Orlando Garcia, Jr. vs. Ranida and Ramon Salvador Essay
Orlando Garcia, Jr. vs. Ranida and Ramon Salvador
Orlando Garcia, Jr. (Community Diagnostics Center) vs. Ranida and Ramon Salvador G.R. No. 168512 March 20, 2007
Respondent Ranida Salvador underwent a medical examination at the Community Diagnostics Center (CDC) as a prerequisite for regular employment. Garcia, a medical technologist, conducted the HBs Ag (Hepatitis B Surface Antigen) test. On October 22, 1993, CDC issued the test result indicating that Ranida was “HBs Ag: Reactive.” The result bore the name and signature of Garcia as examiner and the rubber stamp signature of Dr. Castro as pathologist. When Ranida submitted the test result to Dr. Sto. Domingo, the Company physician, the latter apprised her that the findings indicated that she is suffering from Hepatitis B, a liver disease.
Thus, based on the medical report submitted by Sto. Domingo, the Company terminated Ranida’s employment for failing the physical examination. It was later determined that there was an error in the previous examination and that the respondent was not suffering from Hepatitis B. Respondent was rehired by the company. ISSUE:
Whether Garcia (CDC) is liable for damages to the respondents for issuing an incorrect HBsAG test result. HELD:
The Court held that CDC was negligent because there was no licensed physician in CDC as required by law. CDC is not administered, directed and supervised by a licensed physician as required by law, but by Ma. Ruby C. Calderon, a licensed Medical Technologist. In the License to Open and Operate a Clinical Laboratory for the years 1993 and 1996 issued by Dr. Juan R. Nañagas, M.D., Undersecretary for Health Facilities, Standards and Regulation, defendant-appellee Castro was named as the head of CDC. However, defendant pathologist is not the owner of the Community Diagnostic Center nor an employee of the same nor the employer of its employees.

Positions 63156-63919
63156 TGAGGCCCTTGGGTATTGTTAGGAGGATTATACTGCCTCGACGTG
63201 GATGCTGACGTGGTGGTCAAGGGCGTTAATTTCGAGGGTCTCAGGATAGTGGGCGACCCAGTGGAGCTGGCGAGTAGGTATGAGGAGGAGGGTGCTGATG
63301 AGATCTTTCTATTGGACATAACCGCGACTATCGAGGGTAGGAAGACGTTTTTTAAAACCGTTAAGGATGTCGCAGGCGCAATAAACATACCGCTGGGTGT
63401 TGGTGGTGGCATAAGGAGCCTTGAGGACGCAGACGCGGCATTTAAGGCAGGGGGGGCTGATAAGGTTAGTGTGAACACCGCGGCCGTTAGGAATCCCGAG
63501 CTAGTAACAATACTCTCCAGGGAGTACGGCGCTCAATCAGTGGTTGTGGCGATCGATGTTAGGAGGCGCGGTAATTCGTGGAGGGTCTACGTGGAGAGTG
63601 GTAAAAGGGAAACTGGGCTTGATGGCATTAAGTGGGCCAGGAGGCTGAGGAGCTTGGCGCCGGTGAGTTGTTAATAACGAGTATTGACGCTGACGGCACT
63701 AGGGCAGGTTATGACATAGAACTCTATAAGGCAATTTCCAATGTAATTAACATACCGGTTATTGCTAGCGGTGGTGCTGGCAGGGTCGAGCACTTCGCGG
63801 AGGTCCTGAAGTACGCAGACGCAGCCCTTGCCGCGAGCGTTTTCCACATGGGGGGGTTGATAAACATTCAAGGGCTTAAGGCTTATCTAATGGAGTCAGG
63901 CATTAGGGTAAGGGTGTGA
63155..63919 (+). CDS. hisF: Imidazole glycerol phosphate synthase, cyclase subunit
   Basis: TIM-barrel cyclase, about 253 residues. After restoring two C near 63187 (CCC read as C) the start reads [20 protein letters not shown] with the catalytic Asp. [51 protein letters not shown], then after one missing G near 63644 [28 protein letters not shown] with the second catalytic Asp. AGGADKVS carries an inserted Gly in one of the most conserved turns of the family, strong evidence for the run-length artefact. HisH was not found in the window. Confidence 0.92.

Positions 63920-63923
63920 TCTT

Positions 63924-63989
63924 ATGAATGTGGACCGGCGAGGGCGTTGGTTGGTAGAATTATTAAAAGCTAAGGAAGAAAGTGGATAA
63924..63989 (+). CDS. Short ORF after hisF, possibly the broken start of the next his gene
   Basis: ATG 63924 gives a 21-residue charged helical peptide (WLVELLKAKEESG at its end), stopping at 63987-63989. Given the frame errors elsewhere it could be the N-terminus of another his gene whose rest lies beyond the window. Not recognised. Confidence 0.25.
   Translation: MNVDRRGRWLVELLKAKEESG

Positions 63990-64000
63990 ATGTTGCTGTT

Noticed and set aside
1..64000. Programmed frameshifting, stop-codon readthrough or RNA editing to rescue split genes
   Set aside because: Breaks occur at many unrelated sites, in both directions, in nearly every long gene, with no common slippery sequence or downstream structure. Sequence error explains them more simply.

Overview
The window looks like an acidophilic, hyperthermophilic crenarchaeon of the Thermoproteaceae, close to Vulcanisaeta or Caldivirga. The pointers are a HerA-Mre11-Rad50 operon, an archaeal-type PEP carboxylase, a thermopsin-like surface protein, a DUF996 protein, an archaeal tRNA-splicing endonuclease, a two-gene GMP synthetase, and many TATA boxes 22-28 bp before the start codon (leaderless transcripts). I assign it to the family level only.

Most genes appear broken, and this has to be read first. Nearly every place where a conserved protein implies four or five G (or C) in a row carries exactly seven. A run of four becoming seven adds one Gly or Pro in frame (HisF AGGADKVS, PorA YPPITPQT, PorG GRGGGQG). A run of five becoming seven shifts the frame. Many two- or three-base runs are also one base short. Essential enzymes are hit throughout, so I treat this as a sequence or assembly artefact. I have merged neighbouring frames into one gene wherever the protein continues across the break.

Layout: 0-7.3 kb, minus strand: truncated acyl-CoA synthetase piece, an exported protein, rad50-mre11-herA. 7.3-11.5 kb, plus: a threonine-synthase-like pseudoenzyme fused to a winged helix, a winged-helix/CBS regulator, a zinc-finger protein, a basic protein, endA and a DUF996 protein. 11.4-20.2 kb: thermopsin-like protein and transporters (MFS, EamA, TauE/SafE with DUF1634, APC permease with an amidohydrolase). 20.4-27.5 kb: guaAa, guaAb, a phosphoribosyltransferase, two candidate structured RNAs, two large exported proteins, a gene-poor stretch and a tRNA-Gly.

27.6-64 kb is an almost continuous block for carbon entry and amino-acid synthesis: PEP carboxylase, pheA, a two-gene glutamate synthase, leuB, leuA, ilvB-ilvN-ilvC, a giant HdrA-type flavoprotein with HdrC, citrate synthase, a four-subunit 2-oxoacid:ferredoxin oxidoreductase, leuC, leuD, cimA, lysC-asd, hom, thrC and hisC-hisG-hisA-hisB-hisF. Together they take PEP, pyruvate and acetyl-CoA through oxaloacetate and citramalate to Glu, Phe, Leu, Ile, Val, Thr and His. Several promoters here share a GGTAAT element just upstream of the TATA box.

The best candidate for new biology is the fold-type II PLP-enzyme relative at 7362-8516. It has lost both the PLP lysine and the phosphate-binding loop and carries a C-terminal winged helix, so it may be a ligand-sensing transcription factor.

Defendant pathologist comes to the Community Diagnostic Center when and where a problem is referred to him. Castro’s infrequent visit to the clinical laboratory barely qualifies as an effective administrative supervision and control over the activities in the laboratory. “Supervision and control” means the authority to act directly whenever a specific function is entrusted by law or regulation to a subordinate; direct the performance of duty; restrain the commission of acts; review, approve, revise or modify acts and decisions of subordinate officials or units. Moreover, Garcia conducted the HBsAG test of respondent Ranida without the supervision of defendant-appellee Castro. Lastly, the disputed HBsAG test result was released to respondent Ranida without the authorization of defendant-appellee Castro.
University/College: University of Arkansas System
Type of paper: Thesis/Dissertation Chapter
Date: 12 April 2016
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